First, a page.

Framing reparation claims for crimes against humanity: a social psychological perspective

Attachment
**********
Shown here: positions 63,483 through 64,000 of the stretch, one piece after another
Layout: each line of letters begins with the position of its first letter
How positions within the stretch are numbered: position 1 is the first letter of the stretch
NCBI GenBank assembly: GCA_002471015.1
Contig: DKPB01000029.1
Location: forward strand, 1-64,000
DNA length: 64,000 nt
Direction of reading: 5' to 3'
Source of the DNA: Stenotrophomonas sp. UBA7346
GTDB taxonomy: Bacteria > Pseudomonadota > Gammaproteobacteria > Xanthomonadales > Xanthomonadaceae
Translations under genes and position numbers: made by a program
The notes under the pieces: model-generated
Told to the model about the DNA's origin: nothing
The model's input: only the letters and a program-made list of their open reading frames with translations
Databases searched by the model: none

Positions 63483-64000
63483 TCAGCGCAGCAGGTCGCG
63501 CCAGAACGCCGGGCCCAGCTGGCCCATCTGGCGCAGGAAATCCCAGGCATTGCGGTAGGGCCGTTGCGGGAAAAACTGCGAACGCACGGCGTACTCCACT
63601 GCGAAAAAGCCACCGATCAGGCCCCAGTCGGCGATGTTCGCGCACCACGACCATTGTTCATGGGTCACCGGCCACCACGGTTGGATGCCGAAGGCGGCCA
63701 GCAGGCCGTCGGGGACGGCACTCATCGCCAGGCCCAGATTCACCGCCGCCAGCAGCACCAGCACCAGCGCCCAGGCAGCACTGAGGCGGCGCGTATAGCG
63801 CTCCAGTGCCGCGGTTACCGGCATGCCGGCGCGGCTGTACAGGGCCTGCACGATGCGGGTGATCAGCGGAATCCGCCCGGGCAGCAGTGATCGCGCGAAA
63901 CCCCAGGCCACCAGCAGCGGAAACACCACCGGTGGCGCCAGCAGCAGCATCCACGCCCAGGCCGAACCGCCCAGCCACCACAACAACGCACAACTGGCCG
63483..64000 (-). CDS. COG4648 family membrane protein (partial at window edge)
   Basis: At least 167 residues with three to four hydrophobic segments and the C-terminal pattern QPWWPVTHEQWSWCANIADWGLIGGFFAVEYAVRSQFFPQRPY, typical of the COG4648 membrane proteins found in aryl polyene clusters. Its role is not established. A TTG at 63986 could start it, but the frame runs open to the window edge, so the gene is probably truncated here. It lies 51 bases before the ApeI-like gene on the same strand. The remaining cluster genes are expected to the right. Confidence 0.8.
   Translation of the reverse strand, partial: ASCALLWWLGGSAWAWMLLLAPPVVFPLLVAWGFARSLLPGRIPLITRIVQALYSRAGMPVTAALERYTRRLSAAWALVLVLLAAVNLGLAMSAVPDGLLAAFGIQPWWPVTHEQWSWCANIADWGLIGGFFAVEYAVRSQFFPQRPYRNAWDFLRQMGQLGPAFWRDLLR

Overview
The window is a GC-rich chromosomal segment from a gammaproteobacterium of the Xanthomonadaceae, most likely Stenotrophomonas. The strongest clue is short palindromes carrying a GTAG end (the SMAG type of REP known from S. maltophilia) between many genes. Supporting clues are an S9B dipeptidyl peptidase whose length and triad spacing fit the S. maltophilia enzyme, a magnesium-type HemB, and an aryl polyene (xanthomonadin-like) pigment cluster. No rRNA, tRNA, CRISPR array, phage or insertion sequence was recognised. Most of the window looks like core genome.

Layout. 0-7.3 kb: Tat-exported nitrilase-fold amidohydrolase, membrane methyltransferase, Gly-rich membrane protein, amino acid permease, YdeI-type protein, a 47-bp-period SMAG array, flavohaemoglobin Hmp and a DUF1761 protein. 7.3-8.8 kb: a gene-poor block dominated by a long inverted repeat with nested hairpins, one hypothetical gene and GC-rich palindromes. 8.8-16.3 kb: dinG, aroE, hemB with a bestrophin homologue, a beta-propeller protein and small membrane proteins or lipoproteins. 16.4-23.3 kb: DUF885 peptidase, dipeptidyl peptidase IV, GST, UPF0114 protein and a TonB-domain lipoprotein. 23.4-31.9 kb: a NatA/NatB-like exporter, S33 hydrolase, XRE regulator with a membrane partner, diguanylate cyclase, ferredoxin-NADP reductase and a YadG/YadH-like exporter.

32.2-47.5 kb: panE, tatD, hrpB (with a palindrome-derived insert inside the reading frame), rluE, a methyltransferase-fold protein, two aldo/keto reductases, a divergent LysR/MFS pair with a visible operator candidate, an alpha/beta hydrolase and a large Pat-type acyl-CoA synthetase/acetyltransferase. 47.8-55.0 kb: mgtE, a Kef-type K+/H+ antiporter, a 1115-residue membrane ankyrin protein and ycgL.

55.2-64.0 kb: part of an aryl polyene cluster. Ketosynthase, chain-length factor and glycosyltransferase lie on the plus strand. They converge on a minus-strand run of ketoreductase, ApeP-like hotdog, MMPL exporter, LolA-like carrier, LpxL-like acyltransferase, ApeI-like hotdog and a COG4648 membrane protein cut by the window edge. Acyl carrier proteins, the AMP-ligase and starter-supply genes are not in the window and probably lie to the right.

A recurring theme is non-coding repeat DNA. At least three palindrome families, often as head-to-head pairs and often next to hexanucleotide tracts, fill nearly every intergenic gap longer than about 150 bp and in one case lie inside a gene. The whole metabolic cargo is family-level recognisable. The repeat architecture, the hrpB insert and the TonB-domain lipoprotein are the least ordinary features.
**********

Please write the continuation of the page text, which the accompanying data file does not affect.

Crimes against humanity are acts of serious, widespread and systematic harm. Given their heinous nature, it seems people should unquestionably support reparations for such harms. Yet obtaining reparations for crimes against humanity can be difficult. Though most members of the public are usually willing to acknowledge at least some degree of wrongdoing, reparation campaigns are frequently met with indifference and sometimes actively opposed (Brooks 1999). In this chapter, we first describe how social psychologists aim to understand the causes of support for reparations; we then discuss the key theories (just world, system justification, and social identity) that organize much of social psychological research on reactions to intergroup harm and reparations. Finally, we provide suggestions for the design of reparation campaigns and highlight supporting research, much of it from our own work.